Student Perceptions in Conferring: A Phenomenographic Exploration of Student Perceptions on Teacher-Student Writing Conferences
Date of Award
Doctor of Education in Secondary Education - English (Ed.D)
Dr. Darren Crovitz
Dr. Rachel Gaines
Dr. Anete Vásquez
This phenomenographic research explores how students perceive one-on-one (teacher-student) writing conferences. At least twice a year, I sit with my 9th-grade English students to discuss their writing. Together, we go over their last writing assignment. I coach them to make their writing better while pointing out positive elements of their writing. I check for understanding by having the students verbally repeat a summary of their conference. While I feel connected to the students and their writing by conferring, I have rarely considered what they thought about the conference. After our conference, do they feel like they truly learned something? I want to know their thoughts about how to make conferring about writing better for them. The research explores 9th-grade student perceptions of writing conferences in a rural Georgia high school. I used my own students for this research, which included 22 participants. My participants completed surveys after one writing conference. Participants answered a list of questions, both open-ended and closed-ended questions, about their conferring experience. By studying these participant surveys, I determined how students perceived teacher-student writing conferences. I interviewed five participants to seek further clarification of the overall survey answers.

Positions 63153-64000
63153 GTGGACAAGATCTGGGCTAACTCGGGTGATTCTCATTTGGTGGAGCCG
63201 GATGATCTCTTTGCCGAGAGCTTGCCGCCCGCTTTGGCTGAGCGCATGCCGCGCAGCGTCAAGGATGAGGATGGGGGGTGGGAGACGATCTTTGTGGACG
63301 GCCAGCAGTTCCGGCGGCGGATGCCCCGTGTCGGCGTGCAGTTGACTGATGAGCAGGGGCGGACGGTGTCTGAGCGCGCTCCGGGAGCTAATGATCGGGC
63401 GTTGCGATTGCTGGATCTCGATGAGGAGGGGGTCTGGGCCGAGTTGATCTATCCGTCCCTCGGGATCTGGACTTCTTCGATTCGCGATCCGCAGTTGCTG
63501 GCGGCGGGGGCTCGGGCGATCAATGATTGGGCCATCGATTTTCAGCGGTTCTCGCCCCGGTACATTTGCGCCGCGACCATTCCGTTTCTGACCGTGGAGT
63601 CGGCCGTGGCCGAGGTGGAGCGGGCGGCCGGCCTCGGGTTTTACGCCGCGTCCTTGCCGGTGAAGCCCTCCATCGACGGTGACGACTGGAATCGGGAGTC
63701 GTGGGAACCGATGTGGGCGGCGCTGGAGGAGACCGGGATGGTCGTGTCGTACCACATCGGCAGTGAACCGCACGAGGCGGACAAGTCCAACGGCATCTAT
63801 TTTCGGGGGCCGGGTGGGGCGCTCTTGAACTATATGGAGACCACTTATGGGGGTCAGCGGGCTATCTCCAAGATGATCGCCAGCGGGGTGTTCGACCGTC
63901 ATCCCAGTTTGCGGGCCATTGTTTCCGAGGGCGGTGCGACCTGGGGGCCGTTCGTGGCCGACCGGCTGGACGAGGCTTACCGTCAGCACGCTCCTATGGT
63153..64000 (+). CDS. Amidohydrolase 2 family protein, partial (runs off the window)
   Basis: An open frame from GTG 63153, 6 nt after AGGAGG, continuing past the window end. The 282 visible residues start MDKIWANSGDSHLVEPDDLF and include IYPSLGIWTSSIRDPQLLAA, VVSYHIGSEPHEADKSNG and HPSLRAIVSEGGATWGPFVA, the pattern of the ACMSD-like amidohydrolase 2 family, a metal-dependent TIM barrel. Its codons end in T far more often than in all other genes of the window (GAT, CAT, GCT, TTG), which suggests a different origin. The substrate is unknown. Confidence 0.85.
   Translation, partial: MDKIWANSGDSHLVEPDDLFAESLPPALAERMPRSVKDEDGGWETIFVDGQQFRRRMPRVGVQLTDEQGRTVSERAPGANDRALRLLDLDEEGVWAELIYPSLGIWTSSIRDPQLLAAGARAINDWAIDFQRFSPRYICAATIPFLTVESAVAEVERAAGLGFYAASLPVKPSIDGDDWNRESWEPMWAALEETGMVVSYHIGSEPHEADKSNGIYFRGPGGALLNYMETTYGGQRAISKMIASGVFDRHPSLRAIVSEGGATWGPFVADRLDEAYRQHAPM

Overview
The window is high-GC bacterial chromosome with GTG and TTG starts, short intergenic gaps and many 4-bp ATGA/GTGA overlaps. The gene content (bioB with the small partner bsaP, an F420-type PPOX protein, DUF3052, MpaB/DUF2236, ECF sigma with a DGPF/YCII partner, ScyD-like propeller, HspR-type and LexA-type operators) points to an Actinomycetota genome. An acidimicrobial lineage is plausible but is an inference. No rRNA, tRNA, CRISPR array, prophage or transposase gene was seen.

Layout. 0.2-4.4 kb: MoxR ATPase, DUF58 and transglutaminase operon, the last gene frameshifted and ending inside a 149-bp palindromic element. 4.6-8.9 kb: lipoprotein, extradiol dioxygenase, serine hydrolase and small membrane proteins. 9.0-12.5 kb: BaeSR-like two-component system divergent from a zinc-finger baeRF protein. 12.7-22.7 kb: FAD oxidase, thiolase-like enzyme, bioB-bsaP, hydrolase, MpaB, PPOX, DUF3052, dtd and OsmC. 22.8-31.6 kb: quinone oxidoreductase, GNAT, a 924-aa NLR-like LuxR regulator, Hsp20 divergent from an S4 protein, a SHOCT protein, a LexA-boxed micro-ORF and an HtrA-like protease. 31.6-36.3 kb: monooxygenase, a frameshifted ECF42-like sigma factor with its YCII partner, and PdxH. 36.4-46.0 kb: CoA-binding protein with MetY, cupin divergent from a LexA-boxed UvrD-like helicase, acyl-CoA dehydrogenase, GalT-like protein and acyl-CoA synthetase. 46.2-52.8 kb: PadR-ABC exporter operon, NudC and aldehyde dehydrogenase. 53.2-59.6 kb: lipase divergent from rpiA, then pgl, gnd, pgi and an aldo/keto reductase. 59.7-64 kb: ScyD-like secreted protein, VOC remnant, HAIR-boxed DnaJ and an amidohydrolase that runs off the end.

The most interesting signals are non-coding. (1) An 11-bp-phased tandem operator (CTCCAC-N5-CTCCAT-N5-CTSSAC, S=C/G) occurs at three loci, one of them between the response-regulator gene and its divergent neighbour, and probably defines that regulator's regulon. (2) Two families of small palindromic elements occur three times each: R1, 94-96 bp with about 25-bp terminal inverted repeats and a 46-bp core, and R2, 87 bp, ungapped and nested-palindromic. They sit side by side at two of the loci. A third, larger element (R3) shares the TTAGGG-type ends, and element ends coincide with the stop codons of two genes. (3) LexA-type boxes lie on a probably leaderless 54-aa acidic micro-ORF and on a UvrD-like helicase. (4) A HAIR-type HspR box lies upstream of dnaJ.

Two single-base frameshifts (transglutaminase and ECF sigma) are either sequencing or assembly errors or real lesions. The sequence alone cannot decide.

Questions I answered included:
1. What are students' overall perceptions about writing conferences?
2. What elements (if any) of writing conferences do students find useful?
3. According to students, what can teachers do to make writing conferences more useful for students?